Friday, September 3, 2010

Side Splitting Fun!

After a few days of avoiding the late-August heat and humidity, it was a relief to have a day in the mid-70s. It's been pretty hot out in the hangar so I've been spending my time on low-stress jobs like priming the longerons and trying to figure out how to install the Dynon D-6 in the flying airplane. I've finally developed a plan and ordered the parts to plumb the unit into the existing pitot/static and electrical systems, but I'm still flummoxed on the question as to where to mount the external compass module. Just figuring out which pieces of pitot/static plumbing supplies I needed and how to find them on the vast website took the better part of two days. Well, not "days" in the traditional 24 hour sense, or even the 8 - 10 hour work day sense. I mean two days in the I-get-about-an-hour-a-day-to-spend-on-stuff-like-this days.

All that's done now, except for the waiting for the FedEx Ground truck to deliver my stuff. That's not until next week, so I braved the temperate temperatures and high winds this afternoon to go out to the hangar and cut the spar slots in the fuselage side skins. The directions suggest the use of tin snips for the cuts, but I've always found snips to be somewhat abusive to the edges of the cuts. Or I'm just using them wrong. Which of those is the actual cause is moot, of course, since 'tis yours truly what has to make the cuts, right? Right!  I thought I'd try out my Harbor Freight nibbler instead. Clever as I am, I also thought I'd try it out on a piece of scrap metal first. My opinion after said test is that the nibbler makes a straighter, cleaner cut, although I did discover that it likes to scuff up the surface of the edge. I figured a layer of protective masking tape would solve that issue, though.

Step one: remove the pesky blue plastic.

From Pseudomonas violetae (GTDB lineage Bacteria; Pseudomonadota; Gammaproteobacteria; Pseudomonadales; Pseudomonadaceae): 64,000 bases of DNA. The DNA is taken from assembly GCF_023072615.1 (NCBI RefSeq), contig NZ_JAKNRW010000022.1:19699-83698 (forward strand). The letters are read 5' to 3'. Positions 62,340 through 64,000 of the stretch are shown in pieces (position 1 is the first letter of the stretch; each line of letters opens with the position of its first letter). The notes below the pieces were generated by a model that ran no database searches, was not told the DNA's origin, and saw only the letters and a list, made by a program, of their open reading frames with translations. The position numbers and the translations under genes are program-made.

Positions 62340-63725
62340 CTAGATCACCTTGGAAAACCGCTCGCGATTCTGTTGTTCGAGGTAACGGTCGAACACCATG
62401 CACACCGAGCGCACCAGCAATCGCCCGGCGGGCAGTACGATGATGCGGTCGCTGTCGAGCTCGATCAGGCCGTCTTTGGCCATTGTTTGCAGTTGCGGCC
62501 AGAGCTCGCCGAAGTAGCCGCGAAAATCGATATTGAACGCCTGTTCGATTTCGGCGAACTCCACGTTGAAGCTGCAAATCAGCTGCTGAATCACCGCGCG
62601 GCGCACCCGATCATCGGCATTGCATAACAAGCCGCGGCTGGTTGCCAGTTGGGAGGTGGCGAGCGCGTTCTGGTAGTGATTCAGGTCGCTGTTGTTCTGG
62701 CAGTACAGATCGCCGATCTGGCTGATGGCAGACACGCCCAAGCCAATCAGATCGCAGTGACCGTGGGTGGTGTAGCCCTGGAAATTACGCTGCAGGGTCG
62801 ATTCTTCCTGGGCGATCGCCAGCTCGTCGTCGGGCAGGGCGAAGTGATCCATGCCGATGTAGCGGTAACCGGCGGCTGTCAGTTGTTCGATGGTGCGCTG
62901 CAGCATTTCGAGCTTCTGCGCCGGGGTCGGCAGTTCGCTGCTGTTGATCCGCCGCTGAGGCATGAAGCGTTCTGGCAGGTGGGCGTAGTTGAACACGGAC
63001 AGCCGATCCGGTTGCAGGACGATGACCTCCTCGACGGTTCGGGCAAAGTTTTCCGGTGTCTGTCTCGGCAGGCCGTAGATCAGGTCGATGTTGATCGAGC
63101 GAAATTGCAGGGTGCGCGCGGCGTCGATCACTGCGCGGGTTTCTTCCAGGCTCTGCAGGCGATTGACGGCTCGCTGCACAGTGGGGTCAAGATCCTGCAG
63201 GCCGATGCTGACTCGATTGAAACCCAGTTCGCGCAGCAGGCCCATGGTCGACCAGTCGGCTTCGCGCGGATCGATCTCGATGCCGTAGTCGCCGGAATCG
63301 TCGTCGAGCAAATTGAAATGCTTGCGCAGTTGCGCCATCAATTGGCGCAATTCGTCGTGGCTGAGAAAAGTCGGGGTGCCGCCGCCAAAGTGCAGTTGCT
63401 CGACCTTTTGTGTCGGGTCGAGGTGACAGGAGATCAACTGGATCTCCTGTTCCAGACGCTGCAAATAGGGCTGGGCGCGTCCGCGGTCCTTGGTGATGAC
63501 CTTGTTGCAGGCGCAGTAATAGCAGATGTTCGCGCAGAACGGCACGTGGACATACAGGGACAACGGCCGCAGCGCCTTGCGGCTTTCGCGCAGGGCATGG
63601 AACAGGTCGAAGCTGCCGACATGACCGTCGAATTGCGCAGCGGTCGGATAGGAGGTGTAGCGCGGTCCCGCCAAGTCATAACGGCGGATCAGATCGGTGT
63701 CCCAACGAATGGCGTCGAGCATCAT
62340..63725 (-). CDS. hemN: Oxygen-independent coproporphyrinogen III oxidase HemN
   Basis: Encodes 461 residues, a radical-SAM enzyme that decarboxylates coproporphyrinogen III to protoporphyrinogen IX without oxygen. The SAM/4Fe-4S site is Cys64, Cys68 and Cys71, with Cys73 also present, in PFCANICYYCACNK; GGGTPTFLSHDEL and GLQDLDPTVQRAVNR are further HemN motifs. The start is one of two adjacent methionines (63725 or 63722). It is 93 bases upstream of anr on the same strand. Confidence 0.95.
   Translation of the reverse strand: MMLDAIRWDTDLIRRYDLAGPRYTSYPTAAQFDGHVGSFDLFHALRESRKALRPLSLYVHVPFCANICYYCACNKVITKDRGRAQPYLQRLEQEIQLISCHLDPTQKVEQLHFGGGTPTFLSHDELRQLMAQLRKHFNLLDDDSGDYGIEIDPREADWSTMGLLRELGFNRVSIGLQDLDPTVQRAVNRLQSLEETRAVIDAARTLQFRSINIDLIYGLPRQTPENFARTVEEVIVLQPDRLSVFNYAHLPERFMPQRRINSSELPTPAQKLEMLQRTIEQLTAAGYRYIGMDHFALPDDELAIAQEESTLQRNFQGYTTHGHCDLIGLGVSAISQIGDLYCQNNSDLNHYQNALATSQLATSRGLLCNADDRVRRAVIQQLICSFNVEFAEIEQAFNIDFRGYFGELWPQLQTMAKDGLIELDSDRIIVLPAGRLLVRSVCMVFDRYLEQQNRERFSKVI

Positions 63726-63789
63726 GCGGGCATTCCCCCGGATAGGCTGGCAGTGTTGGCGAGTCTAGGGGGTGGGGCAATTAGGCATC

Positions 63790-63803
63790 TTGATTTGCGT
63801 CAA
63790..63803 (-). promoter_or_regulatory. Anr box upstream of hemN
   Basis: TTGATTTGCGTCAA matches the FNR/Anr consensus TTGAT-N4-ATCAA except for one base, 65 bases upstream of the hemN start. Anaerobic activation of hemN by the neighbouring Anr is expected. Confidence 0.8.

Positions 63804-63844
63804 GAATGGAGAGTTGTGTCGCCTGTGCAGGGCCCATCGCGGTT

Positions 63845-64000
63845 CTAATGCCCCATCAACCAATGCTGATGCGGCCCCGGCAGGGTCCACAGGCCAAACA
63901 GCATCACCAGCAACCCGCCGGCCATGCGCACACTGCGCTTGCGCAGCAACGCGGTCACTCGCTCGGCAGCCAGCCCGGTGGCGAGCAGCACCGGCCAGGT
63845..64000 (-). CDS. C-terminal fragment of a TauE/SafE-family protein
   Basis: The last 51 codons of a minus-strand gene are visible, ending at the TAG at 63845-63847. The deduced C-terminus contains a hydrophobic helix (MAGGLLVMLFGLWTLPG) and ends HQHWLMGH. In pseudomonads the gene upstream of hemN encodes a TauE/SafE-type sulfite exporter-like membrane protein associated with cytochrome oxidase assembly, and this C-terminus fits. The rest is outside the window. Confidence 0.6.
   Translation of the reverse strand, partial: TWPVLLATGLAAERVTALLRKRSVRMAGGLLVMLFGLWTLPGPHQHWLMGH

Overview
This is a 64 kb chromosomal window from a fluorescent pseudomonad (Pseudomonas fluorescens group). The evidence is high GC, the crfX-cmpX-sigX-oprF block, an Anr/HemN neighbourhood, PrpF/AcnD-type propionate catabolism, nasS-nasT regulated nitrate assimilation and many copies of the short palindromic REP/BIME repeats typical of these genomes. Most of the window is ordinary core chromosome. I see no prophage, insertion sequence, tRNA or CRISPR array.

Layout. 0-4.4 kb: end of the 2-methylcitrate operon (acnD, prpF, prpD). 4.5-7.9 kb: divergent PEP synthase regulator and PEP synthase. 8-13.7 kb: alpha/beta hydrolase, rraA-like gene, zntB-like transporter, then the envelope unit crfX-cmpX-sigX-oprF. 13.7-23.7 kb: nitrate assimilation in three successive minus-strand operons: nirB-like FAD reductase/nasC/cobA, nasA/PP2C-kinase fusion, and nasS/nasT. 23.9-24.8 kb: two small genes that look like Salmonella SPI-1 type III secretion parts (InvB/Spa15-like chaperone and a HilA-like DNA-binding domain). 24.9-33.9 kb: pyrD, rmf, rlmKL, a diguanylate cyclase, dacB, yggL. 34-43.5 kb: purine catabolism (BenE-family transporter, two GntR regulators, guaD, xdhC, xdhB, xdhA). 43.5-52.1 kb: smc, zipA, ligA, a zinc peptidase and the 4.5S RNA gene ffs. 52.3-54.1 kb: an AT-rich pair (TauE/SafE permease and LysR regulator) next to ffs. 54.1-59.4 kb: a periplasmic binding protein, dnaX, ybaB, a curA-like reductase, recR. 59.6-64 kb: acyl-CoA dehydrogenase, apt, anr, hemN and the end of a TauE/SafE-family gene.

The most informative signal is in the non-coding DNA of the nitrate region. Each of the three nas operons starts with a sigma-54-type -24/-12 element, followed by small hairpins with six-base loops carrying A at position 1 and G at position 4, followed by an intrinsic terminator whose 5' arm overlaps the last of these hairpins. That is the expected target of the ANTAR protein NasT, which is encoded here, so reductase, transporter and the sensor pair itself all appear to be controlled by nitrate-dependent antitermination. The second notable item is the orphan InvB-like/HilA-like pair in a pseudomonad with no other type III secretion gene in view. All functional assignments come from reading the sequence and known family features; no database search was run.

Step two: clamp down the skins. The wind was 14 gusting 20, and the 20 knot gusts were threatening to blow the skins right off of the workbench.

Step three: make very sure that I'm cutting away on the correct side of the slot. My experience with the incorrectly bent longeron and my even more traumatic experience as a spectacularly failed orthopedic amputation surgeon encouraged me to be extremely diligent in marking the correct part of the skin to be removed. Much like cutting off the wrong leg, there's no fixing a mistake here!

Step four: see if I can find a perfectly sized rectangular drill bit to remove the metal in one shot. Failing that, use a nice, fat round bit to create a hole for the nibbler to start nibbling in.

Step five: lay down a prophylactic (oh, get over it. That word has a much more generalized meaning than what you're thinking of) layer of tape.

Step six: nibble, nibble, nibble.

The nibbler is also very good at trimming the edges after the first rough cut.

And there it is!

It was a waste of time since it will have to come back off, but I couldn't resist tacking the side skin on to see how it looked.

As I was looking through the top row of holes in the skin and seeing but raw longeron through them, I figured one didn't need to possess the prognosticative powers of the perspicaciously prescient Nostradamus to see what's coming soon: a whole lotta match drilling.

Oh goody.

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